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Global climate model

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Climate models are systems of differential equations based on the basic laws of physics, fluid motion, and chemistry. To “run” a model, scientists divide the planet into a 3-dimensional grid, apply the basic equations, and evaluate the results. Atmospheric models calculate winds, heat transfer, radiation, relative humidity, and surface hydrology within each grid and evaluate interactions with neighboring points.

A General Circulation Model (GCM) is a mathematical model of the general circulation of a planetary atmosphere or ocean and based on the Navier-Stokes equations on a rotating sphere with thermodynamic terms for various energy sources (radiation, latent heat). These equations are the basis for complex computer programs commonly used for simulating the atmosphere or ocean of the Earth. Atmospheric and Oceanic GCMs (AGCM and OGCM) are key components of Global Climate Models along with sea-ice and land-surface components. GCMs and global climate models are widely applied for weather forecasting, understanding the climate, and projecting climate change. Versions designed for decade to century time scale climate applications were originally created by Syukuro Manabe and Kirk Bryan at the Geophysical Fluid Dynamics Laboratory in Princeton, New Jersey.[1] These computationally intensive numerical models are based on the integration of a variety of fluid dynamical, chemical, and sometimes biological equations.

Contents

Atmospheric vs Ocean models

There are both atmospheric GCMs (AGCMs) and oceanic GCMs (OGCMs). An AGCM and an OGCM can be coupled together to form an atmosphere-ocean coupled general circulation model (CGCM or AOGCM). With the addition of other components (such as a sea ice model or a model for evapotranspiration over land), the AOGCM becomes the basis for a full climate model. Within this structure, different variations can exist, and their varying response to climate change may be studied (e.g., Sun and Hansen, 2003).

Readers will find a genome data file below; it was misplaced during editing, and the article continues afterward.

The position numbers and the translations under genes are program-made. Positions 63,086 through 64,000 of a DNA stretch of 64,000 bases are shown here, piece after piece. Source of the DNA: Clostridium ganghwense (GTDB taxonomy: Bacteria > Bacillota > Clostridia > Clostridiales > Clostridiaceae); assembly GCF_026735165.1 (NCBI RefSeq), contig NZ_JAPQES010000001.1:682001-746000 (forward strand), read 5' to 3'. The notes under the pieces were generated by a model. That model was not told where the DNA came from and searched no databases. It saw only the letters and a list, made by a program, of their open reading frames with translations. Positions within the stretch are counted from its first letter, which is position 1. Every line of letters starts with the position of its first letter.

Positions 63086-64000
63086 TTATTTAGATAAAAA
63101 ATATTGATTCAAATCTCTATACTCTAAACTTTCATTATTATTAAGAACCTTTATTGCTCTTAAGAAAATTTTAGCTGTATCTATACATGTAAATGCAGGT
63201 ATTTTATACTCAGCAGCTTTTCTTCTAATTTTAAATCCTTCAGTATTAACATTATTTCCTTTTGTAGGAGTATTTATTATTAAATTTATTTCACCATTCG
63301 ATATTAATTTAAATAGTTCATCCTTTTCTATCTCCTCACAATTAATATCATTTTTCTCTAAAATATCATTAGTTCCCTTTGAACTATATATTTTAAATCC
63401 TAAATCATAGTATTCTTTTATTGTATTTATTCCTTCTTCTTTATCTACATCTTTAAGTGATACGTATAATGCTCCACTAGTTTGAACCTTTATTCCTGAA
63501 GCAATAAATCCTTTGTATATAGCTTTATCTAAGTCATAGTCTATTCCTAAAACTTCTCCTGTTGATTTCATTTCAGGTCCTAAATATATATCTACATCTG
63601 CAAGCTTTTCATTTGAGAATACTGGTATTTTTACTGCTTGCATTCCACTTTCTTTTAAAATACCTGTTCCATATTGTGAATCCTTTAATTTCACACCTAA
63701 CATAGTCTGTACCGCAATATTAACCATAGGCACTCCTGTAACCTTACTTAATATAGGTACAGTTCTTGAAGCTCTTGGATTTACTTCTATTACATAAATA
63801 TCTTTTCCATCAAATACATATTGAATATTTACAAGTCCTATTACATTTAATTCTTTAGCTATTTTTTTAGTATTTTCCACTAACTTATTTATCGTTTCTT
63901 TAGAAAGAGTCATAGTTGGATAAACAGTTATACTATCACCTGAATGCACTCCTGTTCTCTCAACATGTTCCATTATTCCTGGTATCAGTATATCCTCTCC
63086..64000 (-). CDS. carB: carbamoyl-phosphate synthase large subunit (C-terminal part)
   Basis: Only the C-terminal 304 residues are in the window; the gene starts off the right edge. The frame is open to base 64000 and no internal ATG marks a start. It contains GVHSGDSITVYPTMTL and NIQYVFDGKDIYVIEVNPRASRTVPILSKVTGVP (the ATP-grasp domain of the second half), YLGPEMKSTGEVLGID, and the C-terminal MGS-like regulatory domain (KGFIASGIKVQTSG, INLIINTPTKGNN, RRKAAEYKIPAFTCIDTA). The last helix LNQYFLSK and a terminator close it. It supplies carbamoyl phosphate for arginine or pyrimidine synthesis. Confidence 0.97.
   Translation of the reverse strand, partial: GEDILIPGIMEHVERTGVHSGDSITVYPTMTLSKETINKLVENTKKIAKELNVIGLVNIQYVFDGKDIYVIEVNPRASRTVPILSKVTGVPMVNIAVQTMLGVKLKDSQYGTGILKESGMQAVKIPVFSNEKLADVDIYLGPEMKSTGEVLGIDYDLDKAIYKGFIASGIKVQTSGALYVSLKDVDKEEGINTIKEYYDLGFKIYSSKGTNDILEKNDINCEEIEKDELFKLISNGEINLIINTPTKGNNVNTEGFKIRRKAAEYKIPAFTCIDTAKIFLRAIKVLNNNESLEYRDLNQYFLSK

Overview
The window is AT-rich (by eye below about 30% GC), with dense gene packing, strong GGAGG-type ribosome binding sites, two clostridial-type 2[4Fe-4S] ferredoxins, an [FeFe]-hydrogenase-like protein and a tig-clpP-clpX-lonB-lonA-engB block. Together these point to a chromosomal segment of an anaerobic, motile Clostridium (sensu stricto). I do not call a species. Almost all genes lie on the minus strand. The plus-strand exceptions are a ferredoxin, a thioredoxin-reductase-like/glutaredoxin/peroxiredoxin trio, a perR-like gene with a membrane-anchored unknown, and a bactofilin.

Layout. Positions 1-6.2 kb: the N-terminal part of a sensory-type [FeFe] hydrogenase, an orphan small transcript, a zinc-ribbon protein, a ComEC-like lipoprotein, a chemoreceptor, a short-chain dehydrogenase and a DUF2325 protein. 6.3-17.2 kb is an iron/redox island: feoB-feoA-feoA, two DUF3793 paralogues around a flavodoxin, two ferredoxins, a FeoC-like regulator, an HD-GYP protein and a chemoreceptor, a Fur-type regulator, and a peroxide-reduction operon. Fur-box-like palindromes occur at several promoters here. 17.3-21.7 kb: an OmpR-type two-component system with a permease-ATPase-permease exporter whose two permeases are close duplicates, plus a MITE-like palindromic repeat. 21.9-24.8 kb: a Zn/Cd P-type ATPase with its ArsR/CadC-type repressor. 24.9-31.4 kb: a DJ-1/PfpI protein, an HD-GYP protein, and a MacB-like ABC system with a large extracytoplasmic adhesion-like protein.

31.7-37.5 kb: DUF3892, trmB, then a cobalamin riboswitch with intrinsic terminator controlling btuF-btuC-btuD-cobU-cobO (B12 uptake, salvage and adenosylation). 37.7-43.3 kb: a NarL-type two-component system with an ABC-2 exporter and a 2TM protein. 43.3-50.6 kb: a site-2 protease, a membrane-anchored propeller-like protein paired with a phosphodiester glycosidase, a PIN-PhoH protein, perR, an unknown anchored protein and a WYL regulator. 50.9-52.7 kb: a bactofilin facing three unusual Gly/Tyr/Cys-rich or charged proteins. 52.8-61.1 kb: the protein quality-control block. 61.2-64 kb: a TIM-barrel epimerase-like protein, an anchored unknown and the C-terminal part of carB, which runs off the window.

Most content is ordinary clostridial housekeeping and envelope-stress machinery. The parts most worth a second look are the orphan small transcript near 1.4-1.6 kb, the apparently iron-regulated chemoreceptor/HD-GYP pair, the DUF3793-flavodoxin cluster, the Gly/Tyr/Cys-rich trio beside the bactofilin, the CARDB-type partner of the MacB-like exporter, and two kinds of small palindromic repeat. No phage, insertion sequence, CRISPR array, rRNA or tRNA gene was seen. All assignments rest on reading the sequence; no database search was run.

Modeling trends

A recent trend in GCMs is to apply them as components of Earth System Models, e.g. by coupling to ice sheet models for the dynamics of the Greenland and Antarctic ice sheets, and one or more chemical transport models (CTMs) for species important to climate. Thus a carbon CTM may allow a GCM to better predict changes in carbon dioxide concentrations resulting from changes in anthropogenic emissions. In addition, this approach allows accounting for inter-system feedback: e.g. chemistry-climate models allow the possible effects of climate change on the recovery of the ozone hole to be studied.

Climate prediction uncertainties depend on uncertainties in chemical, physical, and social models (see IPCC scenarios below). Progress has been made in incorporating more realistic chemistry and physics in the models, but significant uncertainties and unknowns remain, especially regarding the future course of human population, industry, and technology.

Note that many simpler levels of climate model exist; some are of only heuristic interest, while others continue to be scientifically relevant.

Model structure

Three-dimensional (more properly four-dimensional) GCMs discretise the equations for fluid motion and integrate these forward in time. They also contain parametrisations for processes - such as convection - that occur on scales too small to be resolved directly. More sophisticated models may include representations of the carbon and other cycles.

A simple general circulation model (SGCM), a minimal GCM, consists of a dynamical core that relates material properties such as temperature to dynamical properties such as pressure and velocity. Examples are codes that solve the primitive equations, given energy input into the model, and energy dissipation in the form of scale-dependent friction, so that atmospheric waves with the highest wavenumbers are the ones most strongly attenuated. Such models may be used to study atmospheric processes within a simplified framework but are not suitable for future climate projections.

Atmospheric GCMs (AGCMs) model the atmosphere (and typically contain a land-surface model as well) and impose sea surface temperatures (SSTs). A large amount of information including model documentation is available from AMIP [2]. They may include atmospheric chemistry.

  • AGCMs consist of a dynamical core which integrates the equations of fluid motion, typically for:
    • surface pressure
    • horizontal components of velocity in layers
    • temperature and water vapor in layers
  • There is generally a radiation code, split into solar/short wave and terrestrial/infra-red/long wave
  • Parametrizations are used to include the effects of various processes. All modern AGCMs include parameterizations for: